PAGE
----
HONG KONG — China said Tuesday that its population declined last year for the first time in six decades, a historic shift with profound implications for the world’s second-largest economy.

Officials with the National Bureau of Statistics said mainland China had 1,411.75 billion people at the end of 2022, compared with 1,412.6 billion a year earlier, a decrease of 850,000. There were a total of 9.56 million births, a record low birth rate of 6.77 per thousand, and 10.41 million deaths.

The announcement was part of a broader release of economic data for 2022, a year in which President Xi Jinping’s strict «covid zero» policies weighed heavily on growth. Officials reported a 3% increase in gross domestic product, beating expectations but still one of the weakest numbers in decades.

The economy is expected to improve in 2023 as China emerges from pandemic lockdown, Kang Yi, director of the National Bureau of Statistics, said at a press conference in Beijing.

The number of births in China has been declining for about a decade, undermining the ruling Communist Party’s consumption-led growth model and raising questions about whether China can overtake the United States as the world’s largest economy. The United Nations has said that India will overtake China as the world’s most populous nation by the end of this year.

China’s 9.56 million births are a nearly 10% decline from 2021, when around 10.6 million babies were born. The death rate of 7.37 per 1,000 people increased from 7.18 in 2021, when China recorded 10.14 million deaths.

As in other countries, declining births means an aging workforce for China, which has built its economic power largely on a manufacturing sector that relies on cheap labor. Officials said Tuesday that working-age people between the ages of 16 and 59 made up 62% of the national population, up from 70% a decade ago, while people 60 and older made up nearly 20%.

One of the main reasons for China’s population decline is the rise of the middle class, said Kent Deng, professor of economic history at the London School of Economics and Political Science.

“Once you have well-skilled and well-educated urban people, they will decide not to produce many children,” he said, especially given China’s rising cost of living.

Covid is also thought to have played a role, although China appears to have experienced the vast majority of its cases and deaths in recent months. Following international criticism that it has not been transparent about the severity of its current outbreak, China said over the weekend that it had recorded nearly 60,000 Covid-related deaths since early December, when it abruptly ended three years of anti-COVID measures. covid after rare mass protests. . Experts say the true death toll could reach 1 million or more in the coming months.

The total number of deaths from all causes in China in December is not yet known, Kang said, and is not reflected in 2022 population statistics.

The figures announced Tuesday are the start of what is expected to be a long decline in China’s population, which the UN says could hit 800 million by the end of the century. By contrast, the US population is projected to increase from the current 337 million, primarily through immigration.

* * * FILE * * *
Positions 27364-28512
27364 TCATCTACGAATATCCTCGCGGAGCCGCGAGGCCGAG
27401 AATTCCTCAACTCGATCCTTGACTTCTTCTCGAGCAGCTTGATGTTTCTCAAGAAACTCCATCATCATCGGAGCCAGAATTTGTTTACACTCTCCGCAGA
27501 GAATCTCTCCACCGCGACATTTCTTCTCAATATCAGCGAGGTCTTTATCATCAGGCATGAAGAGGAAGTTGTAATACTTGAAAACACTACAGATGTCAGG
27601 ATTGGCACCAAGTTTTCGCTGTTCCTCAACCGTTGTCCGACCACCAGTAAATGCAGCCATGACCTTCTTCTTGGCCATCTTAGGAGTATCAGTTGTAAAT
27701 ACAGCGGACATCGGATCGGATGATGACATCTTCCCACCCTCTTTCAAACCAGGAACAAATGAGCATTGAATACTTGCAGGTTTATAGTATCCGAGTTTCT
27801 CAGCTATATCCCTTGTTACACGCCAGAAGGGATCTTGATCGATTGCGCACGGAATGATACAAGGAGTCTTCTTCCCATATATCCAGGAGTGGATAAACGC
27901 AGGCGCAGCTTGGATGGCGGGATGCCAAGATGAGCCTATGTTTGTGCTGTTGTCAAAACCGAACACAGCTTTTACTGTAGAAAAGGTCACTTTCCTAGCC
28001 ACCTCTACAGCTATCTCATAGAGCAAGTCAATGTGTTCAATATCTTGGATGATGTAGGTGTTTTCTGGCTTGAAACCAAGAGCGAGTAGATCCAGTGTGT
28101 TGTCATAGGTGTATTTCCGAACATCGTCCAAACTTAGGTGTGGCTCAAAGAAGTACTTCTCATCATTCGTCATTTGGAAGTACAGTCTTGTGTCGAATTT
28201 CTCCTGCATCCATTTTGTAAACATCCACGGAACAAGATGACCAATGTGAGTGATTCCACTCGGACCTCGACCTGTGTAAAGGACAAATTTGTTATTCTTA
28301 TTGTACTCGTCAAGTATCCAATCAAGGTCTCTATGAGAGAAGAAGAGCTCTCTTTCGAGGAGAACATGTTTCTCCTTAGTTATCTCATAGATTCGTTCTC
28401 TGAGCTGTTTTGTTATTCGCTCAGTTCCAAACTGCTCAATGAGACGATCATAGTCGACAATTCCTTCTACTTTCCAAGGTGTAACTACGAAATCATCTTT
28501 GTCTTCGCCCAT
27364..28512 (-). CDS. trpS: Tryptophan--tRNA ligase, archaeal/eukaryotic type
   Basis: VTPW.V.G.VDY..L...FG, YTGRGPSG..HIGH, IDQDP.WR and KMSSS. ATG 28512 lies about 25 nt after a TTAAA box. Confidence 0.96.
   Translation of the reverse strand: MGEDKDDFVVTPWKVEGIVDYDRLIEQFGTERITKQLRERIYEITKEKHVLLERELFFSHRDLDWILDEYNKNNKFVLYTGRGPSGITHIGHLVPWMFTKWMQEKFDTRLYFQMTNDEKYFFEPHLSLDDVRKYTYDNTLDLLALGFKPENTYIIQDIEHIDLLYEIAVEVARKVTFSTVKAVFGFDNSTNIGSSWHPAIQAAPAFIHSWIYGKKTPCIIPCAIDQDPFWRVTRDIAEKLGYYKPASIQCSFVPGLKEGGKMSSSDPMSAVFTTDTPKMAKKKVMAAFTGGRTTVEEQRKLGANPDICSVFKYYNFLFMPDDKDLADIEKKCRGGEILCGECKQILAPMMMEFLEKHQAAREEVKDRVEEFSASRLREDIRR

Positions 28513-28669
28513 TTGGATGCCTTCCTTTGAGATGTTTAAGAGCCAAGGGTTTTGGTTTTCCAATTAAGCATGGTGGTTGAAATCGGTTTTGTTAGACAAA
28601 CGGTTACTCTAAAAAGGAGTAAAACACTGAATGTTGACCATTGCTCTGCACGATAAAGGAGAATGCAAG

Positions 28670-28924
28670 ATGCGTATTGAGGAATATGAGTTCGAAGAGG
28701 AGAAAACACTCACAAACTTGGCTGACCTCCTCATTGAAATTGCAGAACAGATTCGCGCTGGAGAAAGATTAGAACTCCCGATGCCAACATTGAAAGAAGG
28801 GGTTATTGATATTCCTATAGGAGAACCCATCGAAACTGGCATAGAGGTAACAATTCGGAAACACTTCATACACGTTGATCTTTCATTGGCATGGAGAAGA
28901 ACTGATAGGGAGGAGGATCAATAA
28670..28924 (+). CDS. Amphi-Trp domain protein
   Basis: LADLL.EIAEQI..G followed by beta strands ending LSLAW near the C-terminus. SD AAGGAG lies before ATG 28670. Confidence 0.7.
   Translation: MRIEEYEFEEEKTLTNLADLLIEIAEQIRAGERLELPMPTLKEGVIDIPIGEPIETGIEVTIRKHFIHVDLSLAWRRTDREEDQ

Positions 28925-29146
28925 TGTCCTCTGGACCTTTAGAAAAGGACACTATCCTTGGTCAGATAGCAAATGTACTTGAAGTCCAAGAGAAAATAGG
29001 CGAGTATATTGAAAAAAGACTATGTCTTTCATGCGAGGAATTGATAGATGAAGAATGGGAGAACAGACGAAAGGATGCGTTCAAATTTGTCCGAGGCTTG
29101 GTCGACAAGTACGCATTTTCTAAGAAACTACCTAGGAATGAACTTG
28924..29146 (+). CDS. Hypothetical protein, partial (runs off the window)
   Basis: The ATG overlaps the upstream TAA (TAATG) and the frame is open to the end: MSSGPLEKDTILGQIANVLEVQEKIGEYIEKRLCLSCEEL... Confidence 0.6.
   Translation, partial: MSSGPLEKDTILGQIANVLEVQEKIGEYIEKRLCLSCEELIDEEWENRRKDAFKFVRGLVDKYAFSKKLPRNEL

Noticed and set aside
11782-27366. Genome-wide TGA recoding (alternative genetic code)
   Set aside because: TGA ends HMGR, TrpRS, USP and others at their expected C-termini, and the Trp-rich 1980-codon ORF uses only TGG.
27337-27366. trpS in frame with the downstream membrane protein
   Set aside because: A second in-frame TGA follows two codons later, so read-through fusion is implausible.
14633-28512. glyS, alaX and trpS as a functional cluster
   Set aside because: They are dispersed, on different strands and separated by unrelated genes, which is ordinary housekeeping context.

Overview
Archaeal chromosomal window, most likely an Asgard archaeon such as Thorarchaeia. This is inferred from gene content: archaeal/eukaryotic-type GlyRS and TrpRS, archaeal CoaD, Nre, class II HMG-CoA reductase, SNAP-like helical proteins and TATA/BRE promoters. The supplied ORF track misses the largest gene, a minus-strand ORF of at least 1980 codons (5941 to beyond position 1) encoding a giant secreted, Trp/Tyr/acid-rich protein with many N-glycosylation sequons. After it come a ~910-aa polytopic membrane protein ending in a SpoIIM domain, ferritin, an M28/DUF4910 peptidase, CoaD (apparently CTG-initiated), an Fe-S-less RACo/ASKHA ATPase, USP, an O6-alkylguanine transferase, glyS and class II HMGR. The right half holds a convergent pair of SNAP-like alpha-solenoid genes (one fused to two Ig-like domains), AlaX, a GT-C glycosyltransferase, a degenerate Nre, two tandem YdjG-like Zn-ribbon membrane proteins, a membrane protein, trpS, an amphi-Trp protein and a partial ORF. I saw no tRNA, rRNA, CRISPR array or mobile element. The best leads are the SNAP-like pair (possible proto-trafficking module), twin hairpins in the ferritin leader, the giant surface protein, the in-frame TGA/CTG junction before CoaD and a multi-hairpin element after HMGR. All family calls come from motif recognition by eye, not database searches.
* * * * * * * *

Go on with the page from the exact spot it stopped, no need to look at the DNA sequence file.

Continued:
The world’s total population reached 8 billion in November, according to the UN.

Although many countries around the world are experiencing population declines, this is the first time China’s population has contracted since 1961, after a three-year famine triggered by then-leader Mao Zedong’s industrialization drive, which is estimated that killed tens of millions of people. .

The country then experienced explosive growth during the second half of the 20th century, with its population more than doubling. Concerned that overpopulation could harm development, Chinese officials introduced a series of reproductive restrictions centered on the «one-child policy,» which ran from 1980 to 2015.

While the one-child policy was effective in curbing population growth, critics say it resulted in rights abuses and a disproportionate number of men compared to women, especially in the countryside. It also fundamentally changed Chinese ideas about family size, Deng said, as parents realized they could achieve upward social mobility by investing more in just one child’s education.

“They can see the result, because they can send their children to the best schools and then to the best universities,” he said.

Chinese officials have anticipated the demographic crisis, allowing couples to have two children since 2016 and up to three children since 2021. A national policy document issued last year encouraged employers to provide childcare and flexible work arrangements and local governments to offer preferential housing and others. incentives Xi promised additional measures to increase the birth rate at a party congress in October.

But the public has responded largely with indifference. A study published last year by the YuWa Population Research Institute, a Beijing-based think tank, found that Chinese people’s desire to have children was among the lowest in the world.

The best way to reverse the trend, Deng said, is to provide family allowances of the type offered by some governments in Europe.

“It takes a lot of resources to persuade young Chinese that it is actually profitable to have a second child,” he said.

The relative lack of support makes motherhood especially unappealing to young urban women like Beijing resident Nora Yang, who said she is «80%» against having her own children.

“The work environment is really hostile for mothers,” said Yang, 24. «Once you have a baby, it’s really hard to progress further in your career.»

Yang agreed with Deng that the government is not doing enough to change his mind.

If Chinese officials really want to encourage children, they should «give money to those who have more babies,» he said. «Otherwise, they will fail.»